The Ontario Court of Appeal released its decision on Aug. 8, 2023, setting aside the dismissal of the Town of Milton’s (the Town) third-party claim against Milton Hydro. The Court reviewed the proper legal analysis in negligence claims and held that the motions judge erred in her consideration of whether the Town’s alleged negligence constituted an intervening act that completely broke the chain of causation. The Court remitted the third-party claim for trial alongside the main action, holding that the fact-finding required to determine if Milton Hydro was negligent required a full evidentiary record.
The plaintiff was catastrophically injured when he was involved in a motor vehicle accident as a pedestrian on Jan. 20, 2015. He and his wife brought a claim against the driver of the vehicle, as well as the Town based on allegedly inadequate street lighting due to a missing streetlight. The Town commenced a third-party claim against Milton Hydro, alleging Milton Hydro had negligently removed the streetlight in question.
Both Milton Hydro and the Town brought motions for summary judgment. The motion judge could not determine responsibility for the removal of the streetlight on the evidentiary record before her but was “prepared to assume" that Milton Hydro had removed the streetlight.
The motions judge held that the central issue was whether Milton Hydro owed a duty of care to the plaintiff or the Town. She held that Milton Hydro did not owe an ongoing duty of care to either party and that with the Town’s intervening annual inspections, the Town could not demonstrate that the accident was reasonably foreseeable at the time the streetlight was removed. She further held that the Town’s annual inspections, which failed to identify the missing streetlight, broke the chain of causation that may have established liability against Milton Hydro. The Town appealed.
The Court of Appeal determined that the motion judge’s legal analysis was flawed and confused the duty of care and causation analyses. The Court held that the necessary fact finding to decide if Milton Hydro owed the plaintiff a duty of care should be determined at trial. Although the claim had to be remitted for trial, the Court nevertheless explored the negligence analysis the motion judge should have conducted in detail.
As a first step, the motion judge had to determine whether Milton Hydro owed a duty of care to the plaintiff. This required considering whether this was a novel duty of care or whether this duty had previously been established by case law. If a novel duty of care, the court had to consider whether there was a sufficiently close relationship between Milton Hydro and the plaintiff such that Milton Hydro could have foreseen that removing the streetlight could have caused harm to the plaintiff. The next step would then be to consider whether any policy considerations existed that could negate the imposition of the duty of care.
Furthermore, Milton Hydro’s main argument was that the Town’s inspections (or lack of inspections) were an “intervening act” that eliminated any liability on the part of Milton Hydro. The Court emphasized that the issue of an intervening act should be considered as part of the causation analysis. In considering consecutive negligent acts, the motions judge should have considered whether at the time Milton Hydro removed the streetlight it could have anticipated that the Town would fail to inspect this area. Furthermore, the motions judge should have considered whether the Town’s failure to inspect contributed to Milton Hydro’s alleged negligence in removing the streetlight, or whether the harm to the plaintiff would have occurred even if Milton Hydro had not removed the streetlight in the first place.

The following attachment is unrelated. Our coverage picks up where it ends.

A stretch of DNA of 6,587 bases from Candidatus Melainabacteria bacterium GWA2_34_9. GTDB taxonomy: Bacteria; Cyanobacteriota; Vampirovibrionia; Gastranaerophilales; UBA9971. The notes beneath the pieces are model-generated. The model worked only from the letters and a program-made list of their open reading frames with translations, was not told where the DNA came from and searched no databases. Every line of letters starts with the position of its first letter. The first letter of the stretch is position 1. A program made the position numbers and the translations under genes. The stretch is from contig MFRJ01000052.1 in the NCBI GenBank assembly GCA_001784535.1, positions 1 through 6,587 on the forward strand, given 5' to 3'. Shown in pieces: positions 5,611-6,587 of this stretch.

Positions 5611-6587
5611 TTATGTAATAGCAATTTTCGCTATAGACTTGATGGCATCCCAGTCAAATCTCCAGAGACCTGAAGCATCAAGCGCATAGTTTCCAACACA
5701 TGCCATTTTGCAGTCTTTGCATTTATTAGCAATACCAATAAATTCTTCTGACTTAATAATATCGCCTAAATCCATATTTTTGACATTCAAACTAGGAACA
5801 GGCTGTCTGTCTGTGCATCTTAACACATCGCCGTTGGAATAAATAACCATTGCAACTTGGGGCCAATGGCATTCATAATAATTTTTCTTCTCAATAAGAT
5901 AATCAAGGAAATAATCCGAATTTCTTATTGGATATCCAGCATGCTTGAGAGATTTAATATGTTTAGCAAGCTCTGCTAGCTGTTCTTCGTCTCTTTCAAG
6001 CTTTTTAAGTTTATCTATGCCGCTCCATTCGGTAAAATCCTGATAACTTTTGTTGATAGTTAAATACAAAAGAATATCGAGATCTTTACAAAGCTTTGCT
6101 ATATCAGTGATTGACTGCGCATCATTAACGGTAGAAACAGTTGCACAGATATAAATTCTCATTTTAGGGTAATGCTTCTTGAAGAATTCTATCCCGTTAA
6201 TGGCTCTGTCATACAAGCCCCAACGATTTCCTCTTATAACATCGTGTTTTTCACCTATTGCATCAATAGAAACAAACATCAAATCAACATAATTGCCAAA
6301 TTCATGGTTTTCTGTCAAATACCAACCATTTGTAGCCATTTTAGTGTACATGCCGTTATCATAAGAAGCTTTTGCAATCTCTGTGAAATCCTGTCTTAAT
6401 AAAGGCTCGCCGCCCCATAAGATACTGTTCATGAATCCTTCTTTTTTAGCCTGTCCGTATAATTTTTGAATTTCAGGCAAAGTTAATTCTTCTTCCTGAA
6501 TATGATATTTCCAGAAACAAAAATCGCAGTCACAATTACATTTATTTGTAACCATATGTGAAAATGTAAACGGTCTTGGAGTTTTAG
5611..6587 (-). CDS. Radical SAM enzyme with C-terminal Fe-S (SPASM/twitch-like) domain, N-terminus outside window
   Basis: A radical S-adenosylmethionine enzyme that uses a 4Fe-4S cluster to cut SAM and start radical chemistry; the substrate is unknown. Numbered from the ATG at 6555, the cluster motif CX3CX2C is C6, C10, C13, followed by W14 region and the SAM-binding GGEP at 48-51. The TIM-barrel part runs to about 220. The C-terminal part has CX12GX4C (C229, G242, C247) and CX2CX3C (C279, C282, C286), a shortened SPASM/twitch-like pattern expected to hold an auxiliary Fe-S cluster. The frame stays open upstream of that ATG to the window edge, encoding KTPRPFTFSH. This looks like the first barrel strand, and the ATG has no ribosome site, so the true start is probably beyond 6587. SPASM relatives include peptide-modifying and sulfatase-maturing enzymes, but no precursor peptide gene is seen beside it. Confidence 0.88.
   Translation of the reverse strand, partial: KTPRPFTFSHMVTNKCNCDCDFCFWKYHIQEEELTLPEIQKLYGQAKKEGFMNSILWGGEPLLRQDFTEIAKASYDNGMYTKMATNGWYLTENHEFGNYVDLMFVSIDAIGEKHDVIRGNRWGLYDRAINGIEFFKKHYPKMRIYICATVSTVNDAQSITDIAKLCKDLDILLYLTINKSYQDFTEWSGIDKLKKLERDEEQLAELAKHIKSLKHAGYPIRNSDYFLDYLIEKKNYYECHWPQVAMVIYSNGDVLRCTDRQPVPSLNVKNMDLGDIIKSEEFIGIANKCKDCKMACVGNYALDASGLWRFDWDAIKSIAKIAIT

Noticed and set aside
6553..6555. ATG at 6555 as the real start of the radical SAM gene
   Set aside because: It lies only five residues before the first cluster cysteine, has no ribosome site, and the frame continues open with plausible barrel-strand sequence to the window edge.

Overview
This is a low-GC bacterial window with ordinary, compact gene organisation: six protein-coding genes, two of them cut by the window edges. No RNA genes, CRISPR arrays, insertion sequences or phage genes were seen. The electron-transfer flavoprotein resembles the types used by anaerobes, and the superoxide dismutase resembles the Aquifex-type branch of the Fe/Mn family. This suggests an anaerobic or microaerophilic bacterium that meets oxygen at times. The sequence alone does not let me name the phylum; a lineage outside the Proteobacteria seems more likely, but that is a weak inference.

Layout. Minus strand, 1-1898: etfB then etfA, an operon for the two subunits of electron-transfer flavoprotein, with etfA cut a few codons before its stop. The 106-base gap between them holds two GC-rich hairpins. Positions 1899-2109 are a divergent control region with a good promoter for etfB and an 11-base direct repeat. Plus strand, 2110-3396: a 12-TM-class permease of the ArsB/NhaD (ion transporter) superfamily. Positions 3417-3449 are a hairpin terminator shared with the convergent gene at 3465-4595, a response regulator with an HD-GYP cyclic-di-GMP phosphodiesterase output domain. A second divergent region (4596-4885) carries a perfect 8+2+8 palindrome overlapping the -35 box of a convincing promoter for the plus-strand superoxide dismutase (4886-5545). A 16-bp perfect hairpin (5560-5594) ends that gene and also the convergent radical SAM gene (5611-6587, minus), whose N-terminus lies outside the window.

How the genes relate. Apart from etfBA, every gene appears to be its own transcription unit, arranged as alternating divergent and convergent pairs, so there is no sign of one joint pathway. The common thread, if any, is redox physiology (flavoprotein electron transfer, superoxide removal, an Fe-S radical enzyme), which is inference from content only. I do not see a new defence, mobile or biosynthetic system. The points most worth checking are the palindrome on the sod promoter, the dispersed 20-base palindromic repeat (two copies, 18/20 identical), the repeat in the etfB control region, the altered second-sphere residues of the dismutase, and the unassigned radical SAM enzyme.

The Court further held that the time for determining foreseeability is at the time of the allegedly negligent act. In conducting the duty of care analysis, the motion judge should have considered whether someone in Milton Hydro’s position could have foreseen, at the time the streetlight was allegedly removed, the type of harm it caused, i.e., the catastrophic injuries to the plaintiff.
The Court concluded that it was an error to assume the Town’s alleged statutory duties necessarily meant that Milton Hydro could not also owe a common law duty of care. Ultimately, the Court determined that the fact-finding required to properly determine the duty of care and causation issues, including who removed the streetlight, would require a full trial of the action on a full evidentiary record. The Court set aside the dismissal of the Town’s third-party claim and remitted the matter to trial alongside the main action.
A subsequent failure to inspect does not automatically remove liability from the original negligent actor.
In cases where there is a failure to conduct adequate inspections, the party responsible for creating a hazardous condition may be held responsible for doing so. This reaffirms the importance of doing a fulsome investigation and casting a wide net in identifying any relevant parties in a claim.
The passage of time itself does not necessarily determine foreseeability or proximity under the duty of care analysis or the causation and intervening act analysis.
This raises the potential for ongoing exposure to liability in cases where a party has created a hazardous condition that has not been addressed or remedied for a period of time. The Court left open the possibility that a defendant may be unable to rely on the fact that another party has taken over responsibility for maintaining a premises to avoid liability when the defendant itself is responsible for creating the hazard.
There can be concurrent duties of care.
We often see this in the municipal context, but this case is a good reminder that just because a party is has statutory obligations, does not mean that another party cannot also be found concurrently liable at common law.
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